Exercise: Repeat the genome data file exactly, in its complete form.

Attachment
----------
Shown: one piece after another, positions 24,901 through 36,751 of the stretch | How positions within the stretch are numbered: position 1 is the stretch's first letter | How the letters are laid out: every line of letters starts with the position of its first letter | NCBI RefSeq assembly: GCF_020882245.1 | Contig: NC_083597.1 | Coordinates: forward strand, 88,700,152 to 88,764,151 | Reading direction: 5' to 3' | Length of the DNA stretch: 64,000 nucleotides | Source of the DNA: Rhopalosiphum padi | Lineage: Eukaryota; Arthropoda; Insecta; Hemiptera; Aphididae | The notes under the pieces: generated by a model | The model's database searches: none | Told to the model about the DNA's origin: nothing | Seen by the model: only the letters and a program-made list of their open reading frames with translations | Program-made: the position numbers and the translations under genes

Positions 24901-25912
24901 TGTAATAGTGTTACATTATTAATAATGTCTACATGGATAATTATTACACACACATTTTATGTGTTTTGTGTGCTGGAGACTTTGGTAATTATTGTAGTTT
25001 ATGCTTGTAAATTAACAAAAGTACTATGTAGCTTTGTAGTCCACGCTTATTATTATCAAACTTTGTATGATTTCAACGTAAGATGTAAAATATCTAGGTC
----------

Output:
Shown: one piece after another, positions 24,901 through 36,751 of the stretch | How positions within the stretch are numbered: position 1 is the stretch's first letter | How the letters are laid out: every line of letters starts with the position of its first letter | NCBI RefSeq assembly: GCF_020882245.1 | Contig: NC_083597.1 | Coordinates: forward strand, 88,700,152 to 88,764,151 | Reading direction: 5' to 3' | Length of the DNA stretch: 64,000 nucleotides | Source of the DNA: Rhopalosiphum padi | Lineage: Eukaryota; Arthropoda; Insecta; Hemiptera; Aphididae | The notes under the pieces: generated by a model | The model's database searches: none | Told to the model about the DNA's origin: nothing | Seen by the model: only the letters and a program-made list of their open reading frames with translations | Program-made: the position numbers and the translations under genes

Positions 24901-25912
24901 TGTAATAGTGTTACATTATTAATAATGTCTACATGGATAATTATTACACACACATTTTATGTGTTTTGTGTGCTGGAGACTTTGGTAATTATTGTAGTTT
25001 ATGCTTGTAAATTAACAAAAGTACTATGTAGCTTTGTAGTCCACGCTTATTATTATCAAACTTTGTATGATTTCAACGTAAGATGTAAAATATCTAGGTC